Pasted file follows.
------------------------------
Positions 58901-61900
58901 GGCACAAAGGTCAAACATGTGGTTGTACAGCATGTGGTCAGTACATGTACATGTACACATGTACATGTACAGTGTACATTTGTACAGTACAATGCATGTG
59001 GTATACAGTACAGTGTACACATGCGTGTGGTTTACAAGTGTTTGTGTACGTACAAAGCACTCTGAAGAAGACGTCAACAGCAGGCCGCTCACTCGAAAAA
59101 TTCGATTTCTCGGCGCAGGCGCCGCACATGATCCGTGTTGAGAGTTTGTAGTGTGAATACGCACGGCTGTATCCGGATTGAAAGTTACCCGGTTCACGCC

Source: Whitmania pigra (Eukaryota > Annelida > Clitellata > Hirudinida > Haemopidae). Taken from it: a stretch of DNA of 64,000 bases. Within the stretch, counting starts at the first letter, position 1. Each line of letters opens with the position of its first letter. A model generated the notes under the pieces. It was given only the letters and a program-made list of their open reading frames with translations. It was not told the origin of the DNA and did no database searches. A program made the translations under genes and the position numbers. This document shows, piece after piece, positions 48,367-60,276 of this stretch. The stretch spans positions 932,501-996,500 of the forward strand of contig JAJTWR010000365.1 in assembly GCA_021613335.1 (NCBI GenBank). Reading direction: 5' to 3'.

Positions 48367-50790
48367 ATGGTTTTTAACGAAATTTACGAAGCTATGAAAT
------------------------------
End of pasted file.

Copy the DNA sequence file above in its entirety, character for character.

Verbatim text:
Positions 58901-61900
58901 GGCACAAAGGTCAAACATGTGGTTGTACAGCATGTGGTCAGTACATGTACATGTACACATGTACATGTACAGTGTACATTTGTACAGTACAATGCATGTG
59001 GTATACAGTACAGTGTACACATGCGTGTGGTTTACAAGTGTTTGTGTACGTACAAAGCACTCTGAAGAAGACGTCAACAGCAGGCCGCTCACTCGAAAAA
59101 TTCGATTTCTCGGCGCAGGCGCCGCACATGATCCGTGTTGAGAGTTTGTAGTGTGAATACGCACGGCTGTATCCGGATTGAAAGTTACCCGGTTCACGCC

Source: Whitmania pigra (Eukaryota > Annelida > Clitellata > Hirudinida > Haemopidae). Taken from it: a stretch of DNA of 64,000 bases. Within the stretch, counting starts at the first letter, position 1. Each line of letters opens with the position of its first letter. A model generated the notes under the pieces. It was given only the letters and a program-made list of their open reading frames with translations. It was not told the origin of the DNA and did no database searches. A program made the translations under genes and the position numbers. This document shows, piece after piece, positions 48,367-60,276 of this stretch. The stretch spans positions 932,501-996,500 of the forward strand of contig JAJTWR010000365.1 in assembly GCA_021613335.1 (NCBI GenBank). Reading direction: 5' to 3'.

Positions 48367-50790
48367 ATGGTTTTTAACGAAATTTACGAAGCTATGAAAT